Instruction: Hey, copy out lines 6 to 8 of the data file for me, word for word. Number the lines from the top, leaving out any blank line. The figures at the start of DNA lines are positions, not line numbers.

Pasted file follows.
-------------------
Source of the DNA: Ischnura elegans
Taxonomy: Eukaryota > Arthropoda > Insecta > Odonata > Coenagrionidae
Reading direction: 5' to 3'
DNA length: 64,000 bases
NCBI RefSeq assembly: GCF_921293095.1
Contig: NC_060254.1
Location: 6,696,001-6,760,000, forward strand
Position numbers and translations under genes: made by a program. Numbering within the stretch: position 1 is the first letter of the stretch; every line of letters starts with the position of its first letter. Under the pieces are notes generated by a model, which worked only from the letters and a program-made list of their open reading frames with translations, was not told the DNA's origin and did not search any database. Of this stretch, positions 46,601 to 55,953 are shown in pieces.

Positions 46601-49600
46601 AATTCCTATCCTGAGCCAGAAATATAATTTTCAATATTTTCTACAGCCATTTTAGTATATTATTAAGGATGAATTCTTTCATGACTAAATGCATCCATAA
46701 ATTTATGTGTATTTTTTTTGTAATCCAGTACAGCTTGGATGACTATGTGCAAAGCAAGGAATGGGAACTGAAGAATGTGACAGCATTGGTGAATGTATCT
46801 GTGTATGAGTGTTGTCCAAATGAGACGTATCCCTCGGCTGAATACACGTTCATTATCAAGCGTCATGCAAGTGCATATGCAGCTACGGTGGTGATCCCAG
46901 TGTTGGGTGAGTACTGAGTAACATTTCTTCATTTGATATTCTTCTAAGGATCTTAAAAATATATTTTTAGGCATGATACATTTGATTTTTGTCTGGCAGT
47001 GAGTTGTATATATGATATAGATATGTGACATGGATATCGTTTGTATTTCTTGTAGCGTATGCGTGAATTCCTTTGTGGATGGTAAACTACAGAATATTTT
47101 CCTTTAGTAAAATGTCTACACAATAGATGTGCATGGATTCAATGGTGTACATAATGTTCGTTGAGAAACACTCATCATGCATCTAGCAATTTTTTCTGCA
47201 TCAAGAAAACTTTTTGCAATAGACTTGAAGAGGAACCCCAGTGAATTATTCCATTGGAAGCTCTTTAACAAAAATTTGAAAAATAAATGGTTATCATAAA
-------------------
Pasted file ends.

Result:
Contig: NC_060254.1
Location: 6,696,001-6,760,000, forward strand
Position numbers and translations under genes: made by a program. Numbering within the stretch: position 1 is the first letter of the stretch; every line of letters starts with the position of its first letter. Under the pieces are notes generated by a model, which worked only from the letters and a program-made list of their open reading frames with translations, was not told the DNA's origin and did not search any database. Of this stretch, positions 46,601 to 55,953 are shown in pieces.